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Re: Emacs design and architecture

From: Eli Zaretskii
Subject: Re: Emacs design and architecture
Date: Sun, 17 Sep 2023 17:24:18 +0300

> From: Emanuel Berg <incal@dataswamp.org>
> Date: Sun, 17 Sep 2023 14:16:57 +0200
> Eli Zaretskii wrote:
> > If you know how to do one of them, you also know how to do
> > the other, because Emacs is a Lisp machine.
> How do other applications, that are multi-threaded, solve the
> same obstacle, i.e. that of concurrent access to a big, shared
> global state?

Mult-threading and global state are two opposites: an application that
wants to be multi-threaded should have as small a global state as
possible, and where it cannot be avoided, use locking to access global
state from different threads.

> Because if the whole thing has to be locked for each thread to
> access, it can be disputed if that is indeed any parallelism
> at all. It will be multi-threaded and multi-core alright, but
> not parallel execution unless one counts waiting for a shared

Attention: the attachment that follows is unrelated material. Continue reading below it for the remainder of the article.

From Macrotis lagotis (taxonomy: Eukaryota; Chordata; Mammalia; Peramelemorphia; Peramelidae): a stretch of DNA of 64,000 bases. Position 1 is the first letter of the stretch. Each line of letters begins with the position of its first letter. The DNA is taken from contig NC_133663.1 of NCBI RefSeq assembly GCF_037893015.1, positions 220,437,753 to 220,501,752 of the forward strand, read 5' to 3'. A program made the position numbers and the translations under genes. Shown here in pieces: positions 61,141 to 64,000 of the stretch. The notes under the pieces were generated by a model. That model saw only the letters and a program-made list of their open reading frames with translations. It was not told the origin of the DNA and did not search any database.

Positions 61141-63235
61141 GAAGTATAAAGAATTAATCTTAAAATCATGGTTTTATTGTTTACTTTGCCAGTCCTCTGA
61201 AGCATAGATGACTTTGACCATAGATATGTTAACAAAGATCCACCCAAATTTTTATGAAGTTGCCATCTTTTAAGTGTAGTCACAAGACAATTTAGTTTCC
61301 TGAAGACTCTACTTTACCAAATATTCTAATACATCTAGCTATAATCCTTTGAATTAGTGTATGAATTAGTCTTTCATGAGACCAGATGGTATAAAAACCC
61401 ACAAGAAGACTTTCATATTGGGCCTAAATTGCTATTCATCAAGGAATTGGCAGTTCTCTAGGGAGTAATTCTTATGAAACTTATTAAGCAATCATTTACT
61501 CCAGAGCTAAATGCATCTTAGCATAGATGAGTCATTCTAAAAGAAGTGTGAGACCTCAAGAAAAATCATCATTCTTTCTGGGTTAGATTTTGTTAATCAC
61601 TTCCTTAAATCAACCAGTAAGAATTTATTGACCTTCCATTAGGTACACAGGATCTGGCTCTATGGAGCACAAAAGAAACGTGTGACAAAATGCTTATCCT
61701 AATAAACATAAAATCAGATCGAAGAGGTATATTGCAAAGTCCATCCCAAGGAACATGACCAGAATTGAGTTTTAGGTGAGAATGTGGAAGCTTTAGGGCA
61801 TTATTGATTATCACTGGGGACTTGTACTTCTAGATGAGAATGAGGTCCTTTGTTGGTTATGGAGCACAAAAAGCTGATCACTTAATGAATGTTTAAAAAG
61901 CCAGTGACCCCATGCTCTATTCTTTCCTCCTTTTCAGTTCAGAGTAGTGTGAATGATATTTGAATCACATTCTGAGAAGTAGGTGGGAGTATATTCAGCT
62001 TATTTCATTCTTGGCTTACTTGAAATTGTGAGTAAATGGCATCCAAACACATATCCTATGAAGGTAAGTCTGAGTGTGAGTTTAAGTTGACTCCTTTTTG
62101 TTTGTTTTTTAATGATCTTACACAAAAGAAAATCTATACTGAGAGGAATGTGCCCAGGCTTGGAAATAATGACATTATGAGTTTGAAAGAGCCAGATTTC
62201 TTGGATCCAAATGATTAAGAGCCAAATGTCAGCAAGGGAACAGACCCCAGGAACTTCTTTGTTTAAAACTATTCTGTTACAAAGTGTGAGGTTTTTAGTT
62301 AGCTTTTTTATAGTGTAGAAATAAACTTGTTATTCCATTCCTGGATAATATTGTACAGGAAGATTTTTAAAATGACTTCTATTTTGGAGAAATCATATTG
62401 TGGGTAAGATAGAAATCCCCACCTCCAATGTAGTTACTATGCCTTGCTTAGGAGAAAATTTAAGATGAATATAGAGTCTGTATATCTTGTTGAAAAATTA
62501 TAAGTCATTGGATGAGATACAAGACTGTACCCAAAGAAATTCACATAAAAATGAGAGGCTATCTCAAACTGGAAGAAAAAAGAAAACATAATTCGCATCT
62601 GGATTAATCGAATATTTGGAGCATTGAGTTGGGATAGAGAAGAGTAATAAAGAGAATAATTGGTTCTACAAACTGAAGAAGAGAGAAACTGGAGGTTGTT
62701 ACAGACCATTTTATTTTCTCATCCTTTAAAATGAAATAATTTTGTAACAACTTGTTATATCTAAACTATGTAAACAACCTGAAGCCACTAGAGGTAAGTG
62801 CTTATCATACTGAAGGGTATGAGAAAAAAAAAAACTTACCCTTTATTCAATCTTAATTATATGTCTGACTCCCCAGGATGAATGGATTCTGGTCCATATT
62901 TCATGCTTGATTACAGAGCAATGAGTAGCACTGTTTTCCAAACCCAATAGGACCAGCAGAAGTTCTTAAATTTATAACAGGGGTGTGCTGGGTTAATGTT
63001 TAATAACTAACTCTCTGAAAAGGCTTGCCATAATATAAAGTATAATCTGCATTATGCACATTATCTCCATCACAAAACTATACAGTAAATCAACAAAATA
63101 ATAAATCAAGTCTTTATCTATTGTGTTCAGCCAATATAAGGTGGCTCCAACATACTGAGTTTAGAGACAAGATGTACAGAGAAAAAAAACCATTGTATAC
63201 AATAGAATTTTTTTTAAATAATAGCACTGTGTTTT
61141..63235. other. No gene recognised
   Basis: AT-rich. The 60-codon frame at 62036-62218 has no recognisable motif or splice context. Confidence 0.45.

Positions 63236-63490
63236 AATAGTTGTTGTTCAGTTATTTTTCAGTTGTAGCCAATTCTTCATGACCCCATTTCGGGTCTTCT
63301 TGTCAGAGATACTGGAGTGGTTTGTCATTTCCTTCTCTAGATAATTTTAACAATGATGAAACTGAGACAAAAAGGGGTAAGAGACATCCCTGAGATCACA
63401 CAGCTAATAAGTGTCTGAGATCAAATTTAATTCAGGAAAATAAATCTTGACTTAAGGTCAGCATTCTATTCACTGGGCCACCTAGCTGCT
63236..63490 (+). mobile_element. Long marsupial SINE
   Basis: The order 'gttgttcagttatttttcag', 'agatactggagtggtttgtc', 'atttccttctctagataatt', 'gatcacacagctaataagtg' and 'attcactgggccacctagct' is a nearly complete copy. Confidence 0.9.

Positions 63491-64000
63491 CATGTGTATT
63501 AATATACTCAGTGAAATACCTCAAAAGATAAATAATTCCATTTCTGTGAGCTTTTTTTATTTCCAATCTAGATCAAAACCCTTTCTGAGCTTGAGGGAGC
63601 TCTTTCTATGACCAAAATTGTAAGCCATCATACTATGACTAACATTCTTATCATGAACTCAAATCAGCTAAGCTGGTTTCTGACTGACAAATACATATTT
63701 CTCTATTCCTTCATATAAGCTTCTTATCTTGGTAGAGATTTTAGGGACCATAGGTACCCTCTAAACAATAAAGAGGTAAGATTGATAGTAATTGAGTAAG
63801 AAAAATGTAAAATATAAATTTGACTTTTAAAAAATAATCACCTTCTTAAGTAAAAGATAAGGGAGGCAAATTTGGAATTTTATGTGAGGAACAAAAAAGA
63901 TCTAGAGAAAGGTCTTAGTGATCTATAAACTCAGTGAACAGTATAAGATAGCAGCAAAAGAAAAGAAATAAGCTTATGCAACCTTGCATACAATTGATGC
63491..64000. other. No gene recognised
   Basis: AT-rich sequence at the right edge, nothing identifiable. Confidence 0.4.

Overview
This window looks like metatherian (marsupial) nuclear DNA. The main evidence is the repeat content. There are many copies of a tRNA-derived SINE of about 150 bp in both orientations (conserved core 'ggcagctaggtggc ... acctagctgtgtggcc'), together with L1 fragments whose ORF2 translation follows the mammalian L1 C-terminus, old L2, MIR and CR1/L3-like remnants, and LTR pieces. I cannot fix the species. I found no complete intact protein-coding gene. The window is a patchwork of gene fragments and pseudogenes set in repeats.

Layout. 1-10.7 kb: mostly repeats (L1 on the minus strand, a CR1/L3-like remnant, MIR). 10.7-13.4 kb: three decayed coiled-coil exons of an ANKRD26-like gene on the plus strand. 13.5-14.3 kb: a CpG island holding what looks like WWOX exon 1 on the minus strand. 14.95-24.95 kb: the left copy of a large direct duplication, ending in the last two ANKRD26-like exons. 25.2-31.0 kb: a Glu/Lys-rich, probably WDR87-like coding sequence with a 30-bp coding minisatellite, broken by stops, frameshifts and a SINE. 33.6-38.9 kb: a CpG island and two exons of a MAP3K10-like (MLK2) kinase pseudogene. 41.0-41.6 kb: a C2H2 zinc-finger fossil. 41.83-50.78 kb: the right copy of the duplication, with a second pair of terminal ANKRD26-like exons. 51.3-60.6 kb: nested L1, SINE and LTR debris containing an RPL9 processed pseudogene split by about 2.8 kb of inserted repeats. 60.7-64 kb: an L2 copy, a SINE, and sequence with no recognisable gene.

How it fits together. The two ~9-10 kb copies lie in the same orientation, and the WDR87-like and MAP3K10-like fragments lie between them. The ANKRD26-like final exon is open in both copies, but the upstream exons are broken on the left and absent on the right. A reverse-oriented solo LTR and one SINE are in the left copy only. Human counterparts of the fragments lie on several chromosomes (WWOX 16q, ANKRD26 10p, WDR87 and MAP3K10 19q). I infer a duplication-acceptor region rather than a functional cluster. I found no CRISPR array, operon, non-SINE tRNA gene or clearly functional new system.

> resource to become available as a sensible passivity.

That's what we have with Lisp threads now: while one thread runs, all
the others are stopped by a global lock.

> So one would have to have a more fine-grained access to the
> resource - by splitting it up in pieces. That way one thread
> could access r_i while another accesses r_j and so on.

This was discussed here earlier, and ion is that it's easier said than

> Again it would be interesting to hear of how other
> applications are doing it.

There's a separate mutex for each global data structure.

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